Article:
By Hamilton, Joan
Sierra , Vol. 77, No. 2
Can the Army's engineers march to nature's drummer?
In the 1960s the U.S. Army Corps of Engineers diverted the flow of the sinuous Kissimmee River into a huge concrete ditch. Once a bearer of pure water to Lake Okeechobee and the Everglades, the river and its hundred miles of meanders stagnated, and Canal 38 was born--a 50-mile-long straight shot through the heart of central Florida.
"The Ditch," as environmentalists derisively dubbed it, was scarcely complete before it started to look like an engineering Jekyll and Hyde. It worked well enough for flood control --the project's raison d'etre--but its effects on the area's once-abundant waterfowl and fish were monstrous. By the mid-1970s the Kissimmee's ibis and eagles were almost gone. Also belly-up were 6 billion freshwater shrimp and six species of fish. The 200,000 acres of marshland the river once fed were replaced by dairy herds and dust. Its flows were polluted by farm runoff; they also became erratic--too high in the rainy season and too low in the dry.
The state's governor and its congressional delegation came to view Canal 38 as a costly mistake that jeopardized not only wildlife and parks but also the water needed to sustain Florida's growing human population. Starting in the early 1970s the state went back to the Corps at regular intervals, asking for a reversal of its magic. The Army engineers balked: Why should they tear down what had taken ten years and $30 million to build?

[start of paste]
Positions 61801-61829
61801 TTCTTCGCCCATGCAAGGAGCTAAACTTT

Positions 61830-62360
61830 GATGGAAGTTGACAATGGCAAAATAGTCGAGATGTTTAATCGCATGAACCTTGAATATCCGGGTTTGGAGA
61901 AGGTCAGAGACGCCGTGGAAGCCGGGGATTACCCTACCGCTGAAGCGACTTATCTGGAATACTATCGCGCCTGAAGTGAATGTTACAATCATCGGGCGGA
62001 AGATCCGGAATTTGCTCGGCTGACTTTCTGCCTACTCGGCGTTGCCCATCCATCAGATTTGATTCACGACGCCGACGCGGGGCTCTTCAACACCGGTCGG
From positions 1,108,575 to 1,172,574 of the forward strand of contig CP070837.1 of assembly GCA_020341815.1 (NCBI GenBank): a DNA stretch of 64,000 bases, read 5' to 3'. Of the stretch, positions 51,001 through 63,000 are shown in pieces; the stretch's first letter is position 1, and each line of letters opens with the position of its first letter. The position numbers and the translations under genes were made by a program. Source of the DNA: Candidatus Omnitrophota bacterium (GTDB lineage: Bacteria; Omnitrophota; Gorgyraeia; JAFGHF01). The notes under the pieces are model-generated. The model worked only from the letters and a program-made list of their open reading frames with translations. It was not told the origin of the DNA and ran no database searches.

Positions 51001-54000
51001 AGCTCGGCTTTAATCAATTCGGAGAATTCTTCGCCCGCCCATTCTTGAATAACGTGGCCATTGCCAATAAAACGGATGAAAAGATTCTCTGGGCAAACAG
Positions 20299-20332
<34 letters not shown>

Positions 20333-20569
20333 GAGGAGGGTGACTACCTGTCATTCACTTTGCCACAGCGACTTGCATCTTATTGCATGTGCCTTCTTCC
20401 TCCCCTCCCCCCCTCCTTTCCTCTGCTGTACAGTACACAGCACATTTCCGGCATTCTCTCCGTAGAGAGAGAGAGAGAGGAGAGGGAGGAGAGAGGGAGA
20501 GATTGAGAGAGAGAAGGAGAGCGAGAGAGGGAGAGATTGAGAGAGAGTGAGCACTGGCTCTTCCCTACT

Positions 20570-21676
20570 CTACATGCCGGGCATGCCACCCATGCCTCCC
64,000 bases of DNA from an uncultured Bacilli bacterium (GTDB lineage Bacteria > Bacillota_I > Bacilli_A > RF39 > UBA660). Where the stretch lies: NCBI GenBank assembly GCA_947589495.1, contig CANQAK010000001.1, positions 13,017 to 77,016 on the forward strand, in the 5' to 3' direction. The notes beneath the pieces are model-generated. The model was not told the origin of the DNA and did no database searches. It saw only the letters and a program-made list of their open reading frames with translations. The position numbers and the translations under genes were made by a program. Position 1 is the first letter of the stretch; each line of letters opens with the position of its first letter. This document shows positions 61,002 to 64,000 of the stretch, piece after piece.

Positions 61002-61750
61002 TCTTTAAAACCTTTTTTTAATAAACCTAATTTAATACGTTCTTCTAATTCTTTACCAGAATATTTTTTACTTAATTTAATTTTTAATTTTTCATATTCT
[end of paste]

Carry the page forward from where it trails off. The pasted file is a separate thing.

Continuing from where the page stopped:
The Corps had other philosophical qualms as well. For years this public-works branch of the Army has battled steadfastly against nature, not for it. Founded in 1802, the Corps took on civilian duties in addition to its military work in 1824, building the dams, levees, bridges, and channels that the developing nation demanded. In its heyday, the Corps was regarded as almost heroic, the ultimate in can-do efficiency, with everything from small-town reservoirs to the Washington Monument, the Panama Canal, and the Manhattan Project in its mission-accomplished file.
By the 1960s, however, the cheers were muffled by jeers from people concerned about the dark side of the Corps' triumphs: rivers imprisoned, wetlands lost, canyons flooded. (Supreme Court Justice William O. Douglas once went so far as to call the Corps "public enemy number one.") In 1970 the Corps bowed to criticism, promising in new guidelines to "give environmental values the full consideration that is their due."
The Corps' green pronouncements continued throughout the 1970s and '80s, but the agency still seemed unclear on the Kissimmee concept. In 1985 the Corps recommended that the river not be restored, citing a lack of economic benefits. Congress came back with legislation in 1986 that specifically instructed the Corps to undertake such restoration projects--in fact that it couldn't precisely calculate the dollar value of a wild duck or a meandering stream. …